1. My Husband is dyslexic and it went undiagnosed through all of Primary and High School, because he always dealt with computers no one really picked it up after either. When he and I started seeing each other he would give me card for different things (birthday, anniversary etc.) and I started noticing how atrocious his spelling was. After about a year of texting, emailing, getting cards etc. I started to notice patterns, he would have most difficulty with words with a lot of vowels in them, or ones with the same consonants multiple times and for some reason words with “eve” in it – for example ‘seven’ always seemed to be ‘sveen’.
    I spoke to him and said I thought he might have dyslexia, he rejected it for awhile until he got high up at the place he was working which meant he was sending professional emails to head honchos overseas. His boss started commenting on his email mistakes. He got himself tested and he does have dyslexia, we worked out a system to help him improve his reading and spelling and as the years have gone on he has improved vastly and he is so much happier. He actually read a novel for the first time since being forced to in high school, how awesome is that?!

    1. That is brilliant. I’m glad he is diagnosed now and it is a shame that it wasn’t caught earlier. Try audible books as well – I am very addicted and have been known to disappear for quite a while just listening to a story. πŸ™‚

      1. He’s not really a book lover (which I think is from not being able to read when he was younger) he is more of a gamer and computer genius, but it has helped him so much with things like coding.

      2. I can imagine. When I was a kid the big craze was to type out a mass of code in order to make a game. They were simple games but I was never able to complete them. There was always a mistake. since then I have stayed away from code… πŸ™‚

      3. Yup, exactly. His sister has dyslexia and was diagnosed in school (hers was very bad) so I don’t know why they didn’t check the other three siblings. I am really glad he listened to me though because it must have been holding him back, since we have addressed it he just moved up and up in that company and when it was moved overseas he went to another company and has gone from strength to strength there. πŸ™‚ He is now able to pick up others boding mistakes when reading through code which he could never do before because he couldn’t process what he was reading properly to find the error. Very proud of all the hard work he has done πŸ™‚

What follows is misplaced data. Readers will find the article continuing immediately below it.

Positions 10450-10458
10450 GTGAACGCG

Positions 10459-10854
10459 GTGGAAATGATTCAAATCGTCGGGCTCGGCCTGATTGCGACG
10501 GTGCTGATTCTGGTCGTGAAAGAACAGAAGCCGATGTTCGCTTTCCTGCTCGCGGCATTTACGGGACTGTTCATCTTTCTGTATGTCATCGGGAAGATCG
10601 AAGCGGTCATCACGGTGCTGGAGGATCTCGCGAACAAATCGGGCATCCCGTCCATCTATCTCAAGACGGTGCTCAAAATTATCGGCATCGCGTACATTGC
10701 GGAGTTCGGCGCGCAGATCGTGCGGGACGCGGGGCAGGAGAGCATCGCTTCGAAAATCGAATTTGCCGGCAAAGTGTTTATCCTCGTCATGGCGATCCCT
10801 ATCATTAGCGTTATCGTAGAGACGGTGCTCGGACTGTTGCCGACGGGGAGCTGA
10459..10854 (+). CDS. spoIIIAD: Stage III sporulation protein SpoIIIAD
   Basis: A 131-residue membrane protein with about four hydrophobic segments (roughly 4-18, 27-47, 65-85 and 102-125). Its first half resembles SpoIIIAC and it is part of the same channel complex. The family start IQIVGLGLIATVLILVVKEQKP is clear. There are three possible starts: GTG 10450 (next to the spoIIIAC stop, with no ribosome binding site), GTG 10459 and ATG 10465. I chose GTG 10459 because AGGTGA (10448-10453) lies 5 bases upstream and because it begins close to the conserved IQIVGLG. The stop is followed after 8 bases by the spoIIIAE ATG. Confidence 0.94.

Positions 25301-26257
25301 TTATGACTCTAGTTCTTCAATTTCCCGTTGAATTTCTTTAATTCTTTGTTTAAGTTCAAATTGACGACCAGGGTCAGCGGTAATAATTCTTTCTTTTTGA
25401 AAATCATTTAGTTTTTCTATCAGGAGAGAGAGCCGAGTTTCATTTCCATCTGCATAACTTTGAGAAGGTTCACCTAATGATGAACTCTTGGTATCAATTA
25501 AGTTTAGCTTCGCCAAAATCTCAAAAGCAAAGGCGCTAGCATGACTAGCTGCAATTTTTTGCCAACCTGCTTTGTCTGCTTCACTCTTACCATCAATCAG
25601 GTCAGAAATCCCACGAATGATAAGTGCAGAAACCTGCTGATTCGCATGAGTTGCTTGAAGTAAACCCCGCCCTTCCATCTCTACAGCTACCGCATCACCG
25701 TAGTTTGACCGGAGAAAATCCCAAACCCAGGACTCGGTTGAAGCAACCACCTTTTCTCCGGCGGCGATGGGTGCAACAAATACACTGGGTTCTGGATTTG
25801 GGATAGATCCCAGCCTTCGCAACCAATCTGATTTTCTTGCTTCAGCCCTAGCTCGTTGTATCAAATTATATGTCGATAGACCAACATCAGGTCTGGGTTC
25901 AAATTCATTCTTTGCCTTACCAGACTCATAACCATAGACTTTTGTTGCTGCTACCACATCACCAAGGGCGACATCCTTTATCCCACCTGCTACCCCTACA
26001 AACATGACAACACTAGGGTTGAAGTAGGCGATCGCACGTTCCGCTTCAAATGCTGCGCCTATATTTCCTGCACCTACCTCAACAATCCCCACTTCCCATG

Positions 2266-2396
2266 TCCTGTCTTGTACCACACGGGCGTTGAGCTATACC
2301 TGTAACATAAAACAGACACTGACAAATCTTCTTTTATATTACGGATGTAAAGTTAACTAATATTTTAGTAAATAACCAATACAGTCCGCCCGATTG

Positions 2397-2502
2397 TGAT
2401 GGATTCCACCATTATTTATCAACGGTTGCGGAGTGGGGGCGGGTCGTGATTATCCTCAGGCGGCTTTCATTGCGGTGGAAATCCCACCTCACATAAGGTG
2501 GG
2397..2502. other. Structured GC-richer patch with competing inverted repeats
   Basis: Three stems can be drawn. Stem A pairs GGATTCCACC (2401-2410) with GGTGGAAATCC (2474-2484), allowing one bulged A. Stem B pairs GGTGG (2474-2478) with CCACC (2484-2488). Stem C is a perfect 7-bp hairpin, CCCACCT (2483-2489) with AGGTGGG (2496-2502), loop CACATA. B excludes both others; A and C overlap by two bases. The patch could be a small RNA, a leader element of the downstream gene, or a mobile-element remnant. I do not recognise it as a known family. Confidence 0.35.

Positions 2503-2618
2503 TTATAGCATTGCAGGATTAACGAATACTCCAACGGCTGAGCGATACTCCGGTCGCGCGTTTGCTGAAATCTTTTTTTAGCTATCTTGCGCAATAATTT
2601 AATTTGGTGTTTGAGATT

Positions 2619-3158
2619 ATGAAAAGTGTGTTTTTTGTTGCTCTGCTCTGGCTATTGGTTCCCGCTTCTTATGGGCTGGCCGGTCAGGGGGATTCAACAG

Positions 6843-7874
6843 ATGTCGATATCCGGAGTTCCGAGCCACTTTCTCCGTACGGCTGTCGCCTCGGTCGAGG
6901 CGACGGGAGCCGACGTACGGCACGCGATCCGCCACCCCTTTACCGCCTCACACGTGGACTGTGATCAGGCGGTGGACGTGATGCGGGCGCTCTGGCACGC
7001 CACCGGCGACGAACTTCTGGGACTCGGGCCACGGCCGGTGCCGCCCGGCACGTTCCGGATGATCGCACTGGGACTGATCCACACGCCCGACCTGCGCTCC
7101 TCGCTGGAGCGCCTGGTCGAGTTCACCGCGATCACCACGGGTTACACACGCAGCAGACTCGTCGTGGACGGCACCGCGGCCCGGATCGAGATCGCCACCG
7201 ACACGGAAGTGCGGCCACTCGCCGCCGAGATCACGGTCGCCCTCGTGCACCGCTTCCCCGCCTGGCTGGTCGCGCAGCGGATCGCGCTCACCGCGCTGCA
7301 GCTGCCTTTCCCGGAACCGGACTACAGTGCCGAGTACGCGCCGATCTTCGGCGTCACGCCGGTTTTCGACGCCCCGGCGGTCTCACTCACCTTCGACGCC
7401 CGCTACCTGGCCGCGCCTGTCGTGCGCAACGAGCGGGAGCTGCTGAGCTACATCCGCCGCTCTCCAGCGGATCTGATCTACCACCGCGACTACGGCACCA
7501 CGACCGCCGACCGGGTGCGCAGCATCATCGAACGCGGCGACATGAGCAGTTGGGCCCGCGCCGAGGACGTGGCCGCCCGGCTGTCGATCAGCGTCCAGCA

4. That is brilliant. It is always good to know that with the right coping strategies there is no need for dyslexia to be a disability… πŸ˜€

  2. i just have to tell you, i get so frustrated reading most blogs since so few care about grammar or bother to proof read or edit before they publish, even the “professional” web pages for magazines and newspapers, but your blog is so well written and with such attention to detail…i appreciated it before even knowing you were dyslexic, so double kudos to you for being the cream that rises to the top.

Leave a Reply

Fill in your details below or click an icon to log in:

WordPress.com Logo

You are commenting using your WordPress.com account. Log Out / Change )

Twitter picture

You are commenting using your Twitter account. Log Out / Change )

Facebook photo

You are commenting using your Facebook account. Log Out / Change )

Google+ photo

You are commenting using your Google+ account. Log Out / Change )

Connecting to %s